Review: Royal Ballet - La Bayadère - Royal Opera House

Performance: 9 April - 22 May 2013
Reviewed by Graham Watts - Monday 8 April 2013

The Royal Ballet - Roberta Marquez in 'La Bayadère' Photo: Tristram Kenton, courtesy ROH

Performance reviewed: 5 April

The Royal Ballet is in one of those states of transition that come along every decade or so, with dancers gone, going or permanently on the physio’s table, and there is a strong and demanding repertoire to keep the depleted roster of dancers very busy. La Bayadère has two big roles for the principal ballerinas: Nikiya, the bayadère (or temple dancer) of the title and Gamzatti, the Rajah’s daughter. The age-old story concerns a love triangle between this pair and the noble warrior, Solor: he has pledged his love secretly to Nikiya but is then pressed into marrying Gamzatti (not altogether against his will). A pivotal scene is the confrontation between the two women about their love for the same guy, which ends in Nikiya attempting to stab the princess and Gamzatti deciding that its time to eradicate her lower-caste rival.

The original casting of Alina Cojocaru as Nikiya and Marianela Nuñez as Gamzatti was a mouth-watering prospect since both embody an ideal image of the respective characters and their rank but, only days before the first night, injury forced Cojocaru to withdraw. Stepping up to the plate was Roberta Marquez, a Brazilian ballerina who has been a principal with the Royal Ballet for almost a decade without ever really enjoying the limelight (compared to, say, Cojocaru, Nuñez, Darcey Bussell or Tamara Rojo). Marquez had not been scheduled to open her account as Nikiya for another week and with a different partner (Steven McRae) but she answered the call of duty to dance with Federico Bonelli at just a couple of days’ notice and after a single rehearsal together. It could have been a disaster but in the time-honoured tradition that comes with consummate professionalism it ended as a spectacular triumph.

This had much to do with a delicately shaded performance by Marquez, her sublimely expressed nuances flavouring every aspect of Nikiya’s vulnerability as an object of service and lust and her pride as a woman in love. Each of the key scenes involving Marquez were full of dramatic tension, not least as she rejects the lascivious advances of the High Brahmin, (yet another substantial acting achievement by Gary Avis) and in the aforementioned scene with Gamzatti. She coloured the role differently than I recall from Cojocaru but was no less effective in portraying the contrast between the oriental exoticism of Nikiya and the imperious severity of Gamzatti. I have read that this is her favourite role and with this unexpected substitution Marquez proved that she is amongst the very best interpreters of Nikiya.

To add to the positives, Nuñez also gave a peerless display of strength and artistry. Last year, I witnessed three outstanding American Ballet Theatre ballerinas – in successive performances – each fail to deliver the tough choreography for Gamzatti in her betrothal pas de deux without significant mishap. Nuñez combines the filigree delicacy in the expressive arms and slow balances and pirouettes of her variation before reeling off the Italian fouettés of the coda with the strength of a steel piston. She appears as fresh at the end of the duet as she was at the beginning and in doing so makes us believe that her Gamzatti really doesn’t sweat.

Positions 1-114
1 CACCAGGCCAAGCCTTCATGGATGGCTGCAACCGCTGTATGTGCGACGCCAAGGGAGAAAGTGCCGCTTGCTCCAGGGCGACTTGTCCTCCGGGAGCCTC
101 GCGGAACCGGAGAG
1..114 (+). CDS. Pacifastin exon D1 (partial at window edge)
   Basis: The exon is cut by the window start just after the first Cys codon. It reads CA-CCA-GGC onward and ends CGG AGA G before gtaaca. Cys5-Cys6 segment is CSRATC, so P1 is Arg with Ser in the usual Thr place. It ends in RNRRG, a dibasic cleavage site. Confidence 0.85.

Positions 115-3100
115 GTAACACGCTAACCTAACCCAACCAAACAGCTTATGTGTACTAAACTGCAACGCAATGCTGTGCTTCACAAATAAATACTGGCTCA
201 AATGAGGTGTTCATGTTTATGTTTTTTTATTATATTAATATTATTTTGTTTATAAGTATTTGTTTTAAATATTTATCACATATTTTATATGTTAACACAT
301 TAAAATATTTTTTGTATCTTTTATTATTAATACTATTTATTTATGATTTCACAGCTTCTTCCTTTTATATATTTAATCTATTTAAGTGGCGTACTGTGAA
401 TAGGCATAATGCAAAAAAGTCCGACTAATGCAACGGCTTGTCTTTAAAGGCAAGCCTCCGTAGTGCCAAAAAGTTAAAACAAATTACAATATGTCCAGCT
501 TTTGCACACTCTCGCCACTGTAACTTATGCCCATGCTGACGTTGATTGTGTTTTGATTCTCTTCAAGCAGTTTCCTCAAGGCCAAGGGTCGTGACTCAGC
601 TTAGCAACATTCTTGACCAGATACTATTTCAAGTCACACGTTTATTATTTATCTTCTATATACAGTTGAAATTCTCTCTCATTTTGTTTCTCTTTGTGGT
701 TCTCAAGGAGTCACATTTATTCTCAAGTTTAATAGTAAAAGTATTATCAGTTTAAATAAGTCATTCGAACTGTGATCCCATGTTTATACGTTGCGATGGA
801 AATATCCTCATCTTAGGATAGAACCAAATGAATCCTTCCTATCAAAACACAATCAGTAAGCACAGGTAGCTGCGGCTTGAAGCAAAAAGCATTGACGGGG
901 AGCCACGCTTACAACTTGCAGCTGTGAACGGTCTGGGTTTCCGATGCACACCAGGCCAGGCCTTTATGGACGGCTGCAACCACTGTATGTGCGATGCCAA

I was less convinced by Federico Bonelli’s Solor. He has nobility in spades but is not so persuasive as a warrior. Bonelli is excellent in the Royal Ballet tradition of expressive mime and gesture and we certainly feel that here is a man caught between true love and noble duty. However, the strong masculine phrasing that is necessary to define the warrior is, I feel, a little underwhelming in his variations although the elegant carriage and port de bras are unquestionable. He, too, has recently returned from a long injury and perhaps the fire needs a while to build again.

Dame Ninette de Valois – the founder of the Royal Ballet – once said that you could dispense with the whole of this ballet but “the Shades”. This key sequence in Act II is where one-after-another, 24 ballerinas in white tutus – identical images of the now-dead Nikiya that come to Solor in an Opium-induced dream – descend in a unified, repeated movement phrase from the heavens (or the Himalayas). It is one of the most memorable and haunting sequences in ballet, where both the choreography (by Marius Petipa) and glorious music (Ludwig Minkus) combine to produce a living work of art that has survived for almost 150 years. It needs 24 ballerinas capable of delivering the discipline and harmony required and the Royal’s corps de ballet – led out by Yasmine Naghdi – did their Ballet Mistress (Samantha Raine) proud. It’s inevitable that an occasional wobble will creep into seven minutes of continual arabesques but this unit was as cleanly together in their timing as I can recall.

Throughout the cast there were wonderful cameos of both dancing and acting, including Alexander Campbell’s strength and accuracy in the Bronze Idol solo and Genesia Rosato’s obsequious, angular Aya (Gamzatti’s servant). It is this richness of texture and detail that the Royal Ballet does so well, an authority that transcends the need to rely on any particular star dancers.

Further performances on 12, 20, 27 April , 1, 2, 6, 13, 14, 22 May

Photos: Tristram Kenton and Bill Cooper, courtesy ROH

Graham Watts writes for, Dance Tabs, Dancing Times and other magazines and websites in Europe, Japan and the USA. He is Chairman of the Dance Section of the Critics’ Circle in the UK.

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